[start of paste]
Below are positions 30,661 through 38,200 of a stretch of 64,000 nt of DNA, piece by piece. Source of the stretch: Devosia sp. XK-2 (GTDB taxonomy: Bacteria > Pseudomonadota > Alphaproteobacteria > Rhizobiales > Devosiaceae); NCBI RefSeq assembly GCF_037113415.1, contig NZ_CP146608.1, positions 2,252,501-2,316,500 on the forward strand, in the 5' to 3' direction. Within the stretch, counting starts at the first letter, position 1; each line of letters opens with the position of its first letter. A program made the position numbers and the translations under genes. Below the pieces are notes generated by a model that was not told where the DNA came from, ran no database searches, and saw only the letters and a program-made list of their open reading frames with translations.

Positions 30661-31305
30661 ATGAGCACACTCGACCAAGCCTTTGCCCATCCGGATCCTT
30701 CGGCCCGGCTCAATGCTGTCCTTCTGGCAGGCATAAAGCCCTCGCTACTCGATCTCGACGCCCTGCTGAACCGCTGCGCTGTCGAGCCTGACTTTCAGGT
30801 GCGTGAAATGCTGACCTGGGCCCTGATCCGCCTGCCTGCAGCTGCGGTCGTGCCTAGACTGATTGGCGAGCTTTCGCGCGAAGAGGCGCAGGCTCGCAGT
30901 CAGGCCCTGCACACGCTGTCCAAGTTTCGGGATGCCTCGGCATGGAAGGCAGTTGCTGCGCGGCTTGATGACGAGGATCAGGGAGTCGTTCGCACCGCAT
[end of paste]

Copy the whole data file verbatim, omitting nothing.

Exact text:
Below are positions 30,661 through 38,200 of a stretch of 64,000 nt of DNA, piece by piece. Source of the stretch: Devosia sp. XK-2 (GTDB taxonomy: Bacteria > Pseudomonadota > Alphaproteobacteria > Rhizobiales > Devosiaceae); NCBI RefSeq assembly GCF_037113415.1, contig NZ_CP146608.1, positions 2,252,501-2,316,500 on the forward strand, in the 5' to 3' direction. Within the stretch, counting starts at the first letter, position 1; each line of letters opens with the position of its first letter. A program made the position numbers and the translations under genes. Below the pieces are notes generated by a model that was not told where the DNA came from, ran no database searches, and saw only the letters and a program-made list of their open reading frames with translations.

Positions 30661-31305
30661 ATGAGCACACTCGACCAAGCCTTTGCCCATCCGGATCCTT
30701 CGGCCCGGCTCAATGCTGTCCTTCTGGCAGGCATAAAGCCCTCGCTACTCGATCTCGACGCCCTGCTGAACCGCTGCGCTGTCGAGCCTGACTTTCAGGT
30801 GCGTGAAATGCTGACCTGGGCCCTGATCCGCCTGCCTGCAGCTGCGGTCGTGCCTAGACTGATTGGCGAGCTTTCGCGCGAAGAGGCGCAGGCTCGCAGT
30901 CAGGCCCTGCACACGCTGTCCAAGTTTCGGGATGCCTCGGCATGGAAGGCAGTTGCTGCGCGGCTTGATGACGAGGATCAGGGAGTCGTTCGCACCGCAT